Rarely do we think of eating apples or pears in any form other than their natural state: straight from the tree or the supermarket produce bin to our mouth, right after a quick fresh-water wash.
But when there’s a winter chill in the air, there’s no better time to poach some fruit and breathe in its wonderful aromas. Just as the scent of high-quality coffee percolating can bring a smile to an adult’s face, so, too, can the aroma of baking fruit bring joy to all of a home’s inhabitants, including the very smallest ones.
For a fruit-focused meal, begin with a recipe as simple as broiled chicken with apples and ginger. Then for dessert, poach apples and/or peaches, and top the fruit with whipped cream or crème fraiche.
Here’s some good news: You’ll probably need to open two bottles of wine in order to achieve truly sublime pairings.
With the chicken dish, look for a slightly sweet wine or one that is dry but full of fruit flavor. The latter could include anything from an Italian Prosecco possessing ripe apple or pear notes, to a fruit-forward red wine such as some renditions of Montepulciano d’Abruzzo. That second wine would work, in part, because of the inclusion of ginger in the chicken recipe.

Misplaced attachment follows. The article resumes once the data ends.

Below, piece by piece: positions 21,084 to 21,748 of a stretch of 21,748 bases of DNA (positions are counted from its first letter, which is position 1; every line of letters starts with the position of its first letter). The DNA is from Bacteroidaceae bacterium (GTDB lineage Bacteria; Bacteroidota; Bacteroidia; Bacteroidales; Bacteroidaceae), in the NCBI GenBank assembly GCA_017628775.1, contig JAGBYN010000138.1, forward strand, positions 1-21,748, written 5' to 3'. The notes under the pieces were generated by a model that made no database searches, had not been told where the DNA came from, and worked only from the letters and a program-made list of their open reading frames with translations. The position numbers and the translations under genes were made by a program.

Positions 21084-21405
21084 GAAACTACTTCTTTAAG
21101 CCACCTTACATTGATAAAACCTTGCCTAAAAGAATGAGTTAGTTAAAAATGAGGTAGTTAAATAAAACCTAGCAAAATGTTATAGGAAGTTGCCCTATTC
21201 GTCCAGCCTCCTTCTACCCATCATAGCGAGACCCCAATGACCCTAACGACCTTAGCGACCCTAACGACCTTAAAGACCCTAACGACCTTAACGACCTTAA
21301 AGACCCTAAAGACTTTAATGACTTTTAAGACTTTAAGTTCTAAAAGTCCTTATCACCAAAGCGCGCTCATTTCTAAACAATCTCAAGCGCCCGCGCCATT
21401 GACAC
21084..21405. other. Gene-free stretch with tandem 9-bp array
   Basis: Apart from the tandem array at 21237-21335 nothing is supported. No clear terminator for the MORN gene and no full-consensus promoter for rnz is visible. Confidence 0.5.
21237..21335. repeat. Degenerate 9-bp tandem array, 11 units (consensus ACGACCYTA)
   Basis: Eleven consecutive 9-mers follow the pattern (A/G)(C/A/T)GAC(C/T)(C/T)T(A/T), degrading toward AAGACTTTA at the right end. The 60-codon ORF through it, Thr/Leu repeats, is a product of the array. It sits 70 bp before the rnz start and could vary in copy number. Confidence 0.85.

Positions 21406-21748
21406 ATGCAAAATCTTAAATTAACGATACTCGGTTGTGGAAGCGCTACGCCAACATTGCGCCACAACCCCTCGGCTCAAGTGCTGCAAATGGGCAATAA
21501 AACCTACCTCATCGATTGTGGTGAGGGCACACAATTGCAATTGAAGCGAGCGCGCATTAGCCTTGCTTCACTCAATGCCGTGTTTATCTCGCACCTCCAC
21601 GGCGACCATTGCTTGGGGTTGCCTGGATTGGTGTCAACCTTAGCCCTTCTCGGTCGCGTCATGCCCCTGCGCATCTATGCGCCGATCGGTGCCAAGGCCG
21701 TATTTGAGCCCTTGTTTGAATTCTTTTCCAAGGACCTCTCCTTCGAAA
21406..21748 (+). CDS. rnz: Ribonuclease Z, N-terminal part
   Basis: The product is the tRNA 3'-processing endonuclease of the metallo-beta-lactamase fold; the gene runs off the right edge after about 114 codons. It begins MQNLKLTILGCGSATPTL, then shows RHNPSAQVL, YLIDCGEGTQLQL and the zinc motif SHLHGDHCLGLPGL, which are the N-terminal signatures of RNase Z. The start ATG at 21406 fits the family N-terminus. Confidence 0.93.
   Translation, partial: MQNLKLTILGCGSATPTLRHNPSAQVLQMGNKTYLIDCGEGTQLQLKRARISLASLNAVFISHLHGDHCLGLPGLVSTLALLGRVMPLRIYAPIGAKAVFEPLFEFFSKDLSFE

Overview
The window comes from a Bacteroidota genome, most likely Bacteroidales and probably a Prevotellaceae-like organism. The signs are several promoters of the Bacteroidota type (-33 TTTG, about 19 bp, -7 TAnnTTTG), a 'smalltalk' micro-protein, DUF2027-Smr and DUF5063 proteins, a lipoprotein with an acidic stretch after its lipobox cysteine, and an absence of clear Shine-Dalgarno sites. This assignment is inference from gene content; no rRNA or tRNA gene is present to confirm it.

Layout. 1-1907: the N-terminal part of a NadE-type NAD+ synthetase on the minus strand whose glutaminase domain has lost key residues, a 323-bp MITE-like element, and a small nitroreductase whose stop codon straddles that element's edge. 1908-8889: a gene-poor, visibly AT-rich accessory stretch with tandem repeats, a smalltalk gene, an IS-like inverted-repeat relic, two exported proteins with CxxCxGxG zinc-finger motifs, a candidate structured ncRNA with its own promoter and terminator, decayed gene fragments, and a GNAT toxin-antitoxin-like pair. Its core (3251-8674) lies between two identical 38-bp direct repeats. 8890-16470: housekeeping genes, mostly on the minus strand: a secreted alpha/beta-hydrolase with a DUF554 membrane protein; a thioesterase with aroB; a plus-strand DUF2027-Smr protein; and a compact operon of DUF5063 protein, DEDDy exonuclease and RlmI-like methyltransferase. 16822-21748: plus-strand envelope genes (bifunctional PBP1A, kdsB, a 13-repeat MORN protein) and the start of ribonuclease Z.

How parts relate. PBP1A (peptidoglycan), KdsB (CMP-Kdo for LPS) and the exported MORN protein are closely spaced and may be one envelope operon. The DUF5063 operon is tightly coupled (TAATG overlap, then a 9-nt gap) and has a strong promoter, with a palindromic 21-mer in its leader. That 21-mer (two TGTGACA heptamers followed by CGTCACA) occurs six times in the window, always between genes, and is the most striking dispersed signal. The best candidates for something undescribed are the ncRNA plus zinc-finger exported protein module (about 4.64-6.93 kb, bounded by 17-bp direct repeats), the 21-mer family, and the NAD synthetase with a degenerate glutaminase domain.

To accompany the poached fruit, open a bottle of Sauternes, the famous dessert wine of Bordeaux. Frankly, cold weather outside and a warm fire inside provide reason enough to indulge in Sauternes. But when the sweet elixir is paired with poached pears and/or apples, it’s the very definition of hedonism.
Adding to the experience is the contrast between the warm fruit and the chilled wine—a true delight for the senses.
For a more affordable American alternative to Sauternes, look for “Late Harvest” renditions of Semillon or Sauvignon Blanc. Because they’re so sweet, a little bit goes a long way—which is why most wineries sell them in “half-bottles” that contain 375 milliliters of wine.